The first person to create a practical method of recording and playing digitized sound was the University of Utah’s own Thomas G. Stockham, Jr., an associate professor of electrical engineering and computer science.
Stockham was a pioneer in many facets of computer science, including computer graphics and the development of the Internet, but it is as the developer of digital recording and playback that the world owes much to his genius. His work helped pave the way for compact discs, iPods, and digitized sound in videos and video games.
“He won not only the respect of his peers but also major honors from the entertainment industry he helped to transform,” The New York Times wrote in his obituary in 2004.
Stockham was born in New Jersey and received bachelor’s, master’s, and doctoral degrees from the Massachusetts Institute of Technology. He began working on early efforts toward digitized sound soon after he became an associate professor at MIT in 1957.
When Stockham came to the University of Utah in 1968, he focused on finding a practical way to digitize music. He and his students in the U’s Computer Science Department developed methods of digital signal processing.
Stockham demonstrated the fruits of his research by digitally processing and restoring RCA’s entire collection of early 20th-century recordings of the famous Italian tenor Enrico Caruso. RCA began releasing the series in 1976. Later that year, Stockham made the first live digital recording, of the Santa Fe Opera.
At the height of the Watergate hearings, Stockham was one of a panel of six experts convened to examine the Watergate tapes. He discovered that the famous 18-minute gap in a crucial Watergate tape made in President Richard M. Nixon’s office was caused by at least five separate erasures and rerecordings. The findings led to the tapes being turned over to Congress.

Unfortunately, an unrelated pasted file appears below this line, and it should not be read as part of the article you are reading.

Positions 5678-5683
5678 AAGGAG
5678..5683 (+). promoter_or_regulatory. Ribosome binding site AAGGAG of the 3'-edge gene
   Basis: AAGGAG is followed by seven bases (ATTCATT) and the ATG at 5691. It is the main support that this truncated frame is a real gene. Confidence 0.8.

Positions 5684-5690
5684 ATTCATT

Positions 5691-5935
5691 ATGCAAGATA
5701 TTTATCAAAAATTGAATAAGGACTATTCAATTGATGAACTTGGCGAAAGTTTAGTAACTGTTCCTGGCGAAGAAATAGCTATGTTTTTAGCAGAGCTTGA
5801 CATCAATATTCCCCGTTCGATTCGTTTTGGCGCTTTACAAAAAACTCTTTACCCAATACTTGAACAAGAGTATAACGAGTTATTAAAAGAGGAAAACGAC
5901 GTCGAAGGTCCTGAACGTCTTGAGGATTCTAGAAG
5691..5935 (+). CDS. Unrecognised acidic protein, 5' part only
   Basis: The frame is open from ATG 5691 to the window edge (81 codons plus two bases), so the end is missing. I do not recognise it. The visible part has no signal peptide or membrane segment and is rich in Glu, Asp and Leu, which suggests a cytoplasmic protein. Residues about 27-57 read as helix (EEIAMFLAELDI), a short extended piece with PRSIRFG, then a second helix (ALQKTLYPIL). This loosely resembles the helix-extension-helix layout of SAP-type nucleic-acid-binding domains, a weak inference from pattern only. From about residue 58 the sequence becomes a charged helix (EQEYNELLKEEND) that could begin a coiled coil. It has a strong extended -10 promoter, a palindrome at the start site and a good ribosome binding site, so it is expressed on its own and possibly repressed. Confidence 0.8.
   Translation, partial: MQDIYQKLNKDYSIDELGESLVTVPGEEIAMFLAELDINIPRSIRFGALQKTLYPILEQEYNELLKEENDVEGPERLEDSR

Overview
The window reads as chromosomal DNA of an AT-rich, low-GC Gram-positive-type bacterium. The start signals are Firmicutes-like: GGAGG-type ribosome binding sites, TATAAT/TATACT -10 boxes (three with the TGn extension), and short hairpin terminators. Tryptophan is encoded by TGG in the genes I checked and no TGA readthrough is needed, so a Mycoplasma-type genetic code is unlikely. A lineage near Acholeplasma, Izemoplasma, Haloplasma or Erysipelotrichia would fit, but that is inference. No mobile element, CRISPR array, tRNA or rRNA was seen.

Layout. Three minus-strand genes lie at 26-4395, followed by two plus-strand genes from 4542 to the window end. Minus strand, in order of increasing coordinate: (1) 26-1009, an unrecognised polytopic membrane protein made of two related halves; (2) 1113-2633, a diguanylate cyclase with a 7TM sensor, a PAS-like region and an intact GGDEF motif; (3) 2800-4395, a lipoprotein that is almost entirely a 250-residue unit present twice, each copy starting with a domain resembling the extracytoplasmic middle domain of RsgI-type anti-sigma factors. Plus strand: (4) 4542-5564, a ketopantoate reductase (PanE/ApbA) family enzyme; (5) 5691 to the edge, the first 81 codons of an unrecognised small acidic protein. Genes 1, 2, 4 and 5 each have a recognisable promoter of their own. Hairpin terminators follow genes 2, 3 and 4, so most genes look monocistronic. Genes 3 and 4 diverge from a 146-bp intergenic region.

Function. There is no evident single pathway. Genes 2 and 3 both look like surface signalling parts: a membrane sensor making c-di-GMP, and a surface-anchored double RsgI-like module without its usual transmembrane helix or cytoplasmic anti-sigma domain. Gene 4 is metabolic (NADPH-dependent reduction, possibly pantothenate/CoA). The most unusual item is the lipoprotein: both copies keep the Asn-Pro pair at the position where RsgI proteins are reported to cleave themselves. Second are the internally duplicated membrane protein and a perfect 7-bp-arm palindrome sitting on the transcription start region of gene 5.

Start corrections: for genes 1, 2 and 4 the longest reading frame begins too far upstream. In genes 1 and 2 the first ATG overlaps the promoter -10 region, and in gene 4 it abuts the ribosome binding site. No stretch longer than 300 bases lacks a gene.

Stockham left the University in 1975 to found Soundstream, Inc., the first digital recording company in the United States, located in Salt Lake City. The company developed new digital audio recording technologies for professional use—innovations that laid the groundwork for later technologies such as the CD and the DAT (digital audio tape).
Stockham returned to the U in 1983 and was honored with its Outstanding Teacher Award in 1986. He left the U in 1994, when he was diagnosed with Alzheimer’s disease.
The accolades continued to pour in for his landmark accomplishments. He had won an Emmy award in 1988 for his digital audio and editing systems. He received a Grammy award in 1994 for his “visionary role in pioneering and advancing the era of digital recording.” And he received an Oscar from the Academy of Motion Picture Arts and Sciences in 1999, for his “pioneering work” in digital audio editing.
—Roy Webb BA’84 MS’91 is a multimedia archivist with the J. Willard Marriott Library.
This archival video shows U professor Thomas G. Stockham, Jr., demonstrating his process for digitizing a recording by the Italian tenor Enrico Caruso:
2 thoughts on “One More: Pioneer in Sound”
Dr. Stockham was a very nice guy. I stopped by Soundstream back in the late ’70s and visited with him out of pure curiosity for what he was doing. He gave me a half hour of his time and explained what he was doing and how he was doing it. The disc pack shown above held 10 minutes (!) of music. The original Telarc masters at the dawn of the digital era were mastered by Soundstream at a higher frequency rate than the current CD standard. I’ve always felt those early Soundstream masters sounded much warmer (and juicier) than the Sony standard which became the norm. The Janowski recording of the Wagner Ring was mastered by Soundstream and, for me, is the best sounding of any of the digital Ring recordings. Yes, this guy was a major pioneer in the history of recording, from Edison to the present.
I was a graduate student in geophysics at the University of Utah in the mid-1970s, and was fortunate to attend all of Dr. Stockham’s graduate courses in digital signal processing. He was a great teacher. I still remember some of the moments during his lectures when he made difficult concepts crystal clear to me.